Digital assistants learn by listening to your voice and intonation. These devices create voice profiles that help them predict when you’ll be issuing a command. They don’t have an off button, which is part of their charm, but it can also be a very scary thing, especially in this day and age. What if someone hacks your AI? What if your Alexa sends a snippet of a private conversation to one of your contacts? This actually happened.
Amazon offers up these occurrences as false positive commands, which is what happens any time an Alexa commercial pops up and your device freaks out. The events are not that common, and the more they occur, the less likely it is that they’ll happen again. According to The Verge, there are ways of deleting and monitoring what your Amazon Alexa device has been recording.
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To begin, open up your Alexa app on your smartphone and tap on the hamburger button to see the menu options. Tap on the Settings menu followed by History, which will show you all the commands you’ve issued to Alexa. The length of the list will vary depending on how much you use your device.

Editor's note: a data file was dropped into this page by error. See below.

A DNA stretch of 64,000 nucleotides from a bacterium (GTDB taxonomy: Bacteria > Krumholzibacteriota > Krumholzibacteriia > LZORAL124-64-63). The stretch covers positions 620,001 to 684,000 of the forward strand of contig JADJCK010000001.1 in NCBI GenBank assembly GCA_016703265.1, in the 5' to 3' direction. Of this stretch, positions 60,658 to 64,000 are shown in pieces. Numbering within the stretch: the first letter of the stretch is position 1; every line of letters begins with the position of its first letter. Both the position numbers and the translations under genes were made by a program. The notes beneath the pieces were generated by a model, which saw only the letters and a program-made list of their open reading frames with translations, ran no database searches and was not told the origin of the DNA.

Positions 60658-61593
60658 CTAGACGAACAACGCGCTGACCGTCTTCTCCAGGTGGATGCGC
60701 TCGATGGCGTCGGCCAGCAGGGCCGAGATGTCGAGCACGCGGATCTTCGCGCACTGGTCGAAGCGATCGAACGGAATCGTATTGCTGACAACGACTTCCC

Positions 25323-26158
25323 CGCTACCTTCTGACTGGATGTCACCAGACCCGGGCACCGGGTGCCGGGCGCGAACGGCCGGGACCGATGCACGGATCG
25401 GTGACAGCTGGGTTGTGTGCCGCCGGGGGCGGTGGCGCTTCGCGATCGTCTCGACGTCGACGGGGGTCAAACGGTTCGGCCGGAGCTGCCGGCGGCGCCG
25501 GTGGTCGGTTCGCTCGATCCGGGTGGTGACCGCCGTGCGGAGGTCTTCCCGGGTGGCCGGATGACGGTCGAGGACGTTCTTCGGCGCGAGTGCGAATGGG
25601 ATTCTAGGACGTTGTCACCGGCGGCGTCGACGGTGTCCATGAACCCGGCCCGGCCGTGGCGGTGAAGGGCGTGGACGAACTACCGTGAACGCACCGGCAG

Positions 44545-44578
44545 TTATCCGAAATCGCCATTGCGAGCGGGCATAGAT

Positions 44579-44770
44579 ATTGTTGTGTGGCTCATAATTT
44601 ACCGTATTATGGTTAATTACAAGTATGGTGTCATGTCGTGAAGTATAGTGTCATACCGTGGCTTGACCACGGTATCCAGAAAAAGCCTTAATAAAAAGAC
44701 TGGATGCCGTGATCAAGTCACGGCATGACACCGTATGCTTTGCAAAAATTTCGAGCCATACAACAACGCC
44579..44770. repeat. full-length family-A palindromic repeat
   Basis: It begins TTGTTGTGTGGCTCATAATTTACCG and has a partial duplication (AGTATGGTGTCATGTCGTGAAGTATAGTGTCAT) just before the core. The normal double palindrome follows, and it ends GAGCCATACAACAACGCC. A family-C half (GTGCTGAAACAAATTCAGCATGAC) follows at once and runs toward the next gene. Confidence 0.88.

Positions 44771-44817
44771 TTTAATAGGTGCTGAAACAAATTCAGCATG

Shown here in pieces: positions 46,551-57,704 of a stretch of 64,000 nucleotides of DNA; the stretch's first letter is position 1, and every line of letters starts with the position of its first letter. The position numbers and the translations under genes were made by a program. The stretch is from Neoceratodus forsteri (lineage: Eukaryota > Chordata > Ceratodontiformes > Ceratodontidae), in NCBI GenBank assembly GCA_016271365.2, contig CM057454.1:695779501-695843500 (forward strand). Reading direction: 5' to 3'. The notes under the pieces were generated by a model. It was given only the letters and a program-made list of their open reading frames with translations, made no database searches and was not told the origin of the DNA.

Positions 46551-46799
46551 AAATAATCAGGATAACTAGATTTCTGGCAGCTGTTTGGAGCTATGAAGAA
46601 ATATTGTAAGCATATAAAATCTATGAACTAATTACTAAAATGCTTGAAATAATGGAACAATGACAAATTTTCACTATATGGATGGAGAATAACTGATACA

Things get interesting when the app notes a “text not available” notification, which will allow you to listen to a recording of your command. By tapping on this note, you’ll hear whatever it was that you or other users said that confused the device and made it “wake up.”
While this all seems harmless enough, a recording is still a recording, and this might be disturbing to some people. Amazon allows you to delete each recording manually or to get rid of the feature entirely by heading over to Amazon’s “Manage Account and Devices” page. Amazon claims that getting rid of this feature may degrade your “Alexa experience,” since the device won’t be learning from these recordings.
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A device listening in on your conversations is always creepy, especially now that the concept of privacy is changing into something much less private. According to Amazon, these particular recordings are done to improve the user’s experience and to make your device as personalized and tailored as possible. Is it freaky? Yep. But so is technology, so you really can’t win.